Type size - +
Personal tools
You are here: Home Conservation Avian Hazards Bird-safe Buildings Tips for Reducing Bird Strikes at Home

Tips for Reducing Bird Strikes at Home

Orange-crowned Warbler - mary coolidge
Orange-crowned Warbler - mary coolidge
Research shows that an estimated 44 percent of strikes occur at residential homes. There are steps that each of us can take to make a difference: Find out what you can do to reduce strikes at your house.

Naturescaping solutions

  • Locate bird feeders & bird baths far away from (>30 feet) or close to (<3 feet) windows.
  • Move large houseplants away from windows where strikes are common.
  • Trees or shrubs planted near to & in front of windows may help interrupt or cut down reflections
  • Visit Backyard Habitats for more information in naturescaping.

Decals and Window Film

Netting and Screens

DIY Solutions

  • Use tape to create stripes on outside of window: 1/8 inch vertical white tape, 4” apart OR, see ABC Bird Tape above under Decals & Window film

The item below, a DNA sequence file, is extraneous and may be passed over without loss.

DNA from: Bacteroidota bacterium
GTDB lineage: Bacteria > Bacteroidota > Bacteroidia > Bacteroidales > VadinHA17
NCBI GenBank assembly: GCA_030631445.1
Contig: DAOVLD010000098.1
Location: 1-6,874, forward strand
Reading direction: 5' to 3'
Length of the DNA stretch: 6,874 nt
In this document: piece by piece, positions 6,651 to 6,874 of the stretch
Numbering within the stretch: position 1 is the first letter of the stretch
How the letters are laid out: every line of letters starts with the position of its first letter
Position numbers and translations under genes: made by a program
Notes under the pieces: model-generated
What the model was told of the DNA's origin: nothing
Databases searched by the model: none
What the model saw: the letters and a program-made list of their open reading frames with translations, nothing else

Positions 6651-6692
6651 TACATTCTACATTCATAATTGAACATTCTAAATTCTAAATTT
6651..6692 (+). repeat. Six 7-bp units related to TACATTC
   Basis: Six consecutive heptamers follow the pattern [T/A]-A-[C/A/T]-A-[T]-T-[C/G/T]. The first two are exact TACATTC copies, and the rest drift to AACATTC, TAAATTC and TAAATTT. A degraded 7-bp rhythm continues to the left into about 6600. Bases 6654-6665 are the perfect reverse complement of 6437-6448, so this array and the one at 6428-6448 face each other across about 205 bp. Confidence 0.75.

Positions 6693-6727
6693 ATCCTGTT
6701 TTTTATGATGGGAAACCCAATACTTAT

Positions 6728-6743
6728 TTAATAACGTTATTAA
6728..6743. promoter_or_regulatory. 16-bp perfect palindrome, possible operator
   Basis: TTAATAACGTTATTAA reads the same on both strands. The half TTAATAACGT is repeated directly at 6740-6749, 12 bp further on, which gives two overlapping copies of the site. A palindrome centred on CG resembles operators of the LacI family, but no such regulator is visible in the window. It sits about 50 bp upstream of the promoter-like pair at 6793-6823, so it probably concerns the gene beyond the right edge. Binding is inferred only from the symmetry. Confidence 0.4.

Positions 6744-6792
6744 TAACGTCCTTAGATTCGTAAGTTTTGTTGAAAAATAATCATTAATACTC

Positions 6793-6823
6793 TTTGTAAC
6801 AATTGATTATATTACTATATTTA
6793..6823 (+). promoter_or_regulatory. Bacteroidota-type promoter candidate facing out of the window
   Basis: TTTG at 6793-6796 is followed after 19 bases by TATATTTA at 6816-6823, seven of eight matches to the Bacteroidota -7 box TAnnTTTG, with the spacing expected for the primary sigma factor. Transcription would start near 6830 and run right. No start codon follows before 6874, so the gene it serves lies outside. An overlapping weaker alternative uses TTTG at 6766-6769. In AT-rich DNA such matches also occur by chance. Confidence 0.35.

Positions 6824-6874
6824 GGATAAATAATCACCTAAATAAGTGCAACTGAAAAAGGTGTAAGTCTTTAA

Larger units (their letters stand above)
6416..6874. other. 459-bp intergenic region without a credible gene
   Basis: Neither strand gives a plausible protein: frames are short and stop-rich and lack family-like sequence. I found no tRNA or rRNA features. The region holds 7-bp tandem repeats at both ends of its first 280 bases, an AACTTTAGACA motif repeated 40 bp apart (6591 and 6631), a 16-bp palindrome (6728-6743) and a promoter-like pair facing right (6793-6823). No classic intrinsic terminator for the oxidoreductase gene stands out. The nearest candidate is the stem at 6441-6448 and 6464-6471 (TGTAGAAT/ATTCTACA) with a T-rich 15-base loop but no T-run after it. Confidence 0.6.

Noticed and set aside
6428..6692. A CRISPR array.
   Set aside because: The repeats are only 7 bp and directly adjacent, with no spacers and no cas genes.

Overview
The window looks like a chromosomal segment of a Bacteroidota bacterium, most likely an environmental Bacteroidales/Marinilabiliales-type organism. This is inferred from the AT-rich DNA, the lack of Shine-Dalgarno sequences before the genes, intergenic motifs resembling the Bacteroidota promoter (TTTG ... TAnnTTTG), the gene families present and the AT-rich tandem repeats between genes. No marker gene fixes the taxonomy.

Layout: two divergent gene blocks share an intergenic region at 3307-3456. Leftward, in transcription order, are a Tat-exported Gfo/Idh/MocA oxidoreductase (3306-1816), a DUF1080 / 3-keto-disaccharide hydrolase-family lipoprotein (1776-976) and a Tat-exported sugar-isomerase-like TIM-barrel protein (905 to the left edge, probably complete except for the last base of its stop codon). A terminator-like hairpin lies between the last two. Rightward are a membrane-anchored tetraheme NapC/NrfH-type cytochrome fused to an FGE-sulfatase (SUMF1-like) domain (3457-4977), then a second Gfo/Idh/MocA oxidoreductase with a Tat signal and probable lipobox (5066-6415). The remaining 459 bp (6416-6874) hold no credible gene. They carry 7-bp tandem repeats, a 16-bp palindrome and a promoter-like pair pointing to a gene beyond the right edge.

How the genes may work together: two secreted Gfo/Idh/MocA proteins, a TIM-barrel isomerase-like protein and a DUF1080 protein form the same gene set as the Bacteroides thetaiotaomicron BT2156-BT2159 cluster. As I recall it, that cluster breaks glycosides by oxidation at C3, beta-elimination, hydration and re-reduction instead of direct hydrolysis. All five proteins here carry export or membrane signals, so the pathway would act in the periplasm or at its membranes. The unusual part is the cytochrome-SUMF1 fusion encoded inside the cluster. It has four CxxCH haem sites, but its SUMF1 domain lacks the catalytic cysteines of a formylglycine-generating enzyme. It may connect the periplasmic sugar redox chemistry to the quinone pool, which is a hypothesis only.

• Paint pens
  • Tempera paint stencils

Manufactured Glass Solutions

Lighting solutions

  • Turn off unnecessary lights seasonally from dusk until dawn, mid-March through early June (spring migration) and late August through mid-November (fall migration)
  • Ensure that all exterior lighting is properly shielded by installing wildlife friendly lighting that meets the International Dark Sky Association’s Fixture Seal of Approval

For more detailed BirdSafe resources and those geared specifically toward professionals, view our Toolkit.

Bird Strike Educational Materials

Portland Audubon Birds and Windows Brochure (pdf)

American Bird Conservancy bird collision solutions flier

What to Do if a Bird Hits Your Window

If a bird hits your window, observe it before handling. Some strike victims recover after initially being stunned. If the bird is in imminent danger (i.e., a lurking cat), place it in a box and place it in a safe and quiet place. Check the bird in one hour. If it is alert, active and able to fly, release it immediately. If the bird is still having trouble, you may bring it to the Wildlife Care Center (open 9 a.m.-5 p.m. every day, 503-292-0304).

*The above list is intended as a clearinghouse of products and vendors to help provide guidance and solutions. Audubon Society of Portland does not recommend any one product over another, and cannot assume responsibility for the efficacy of any listed products. 

Document Actions
powered by Plone | site by Groundwire Consulting and served with clean energy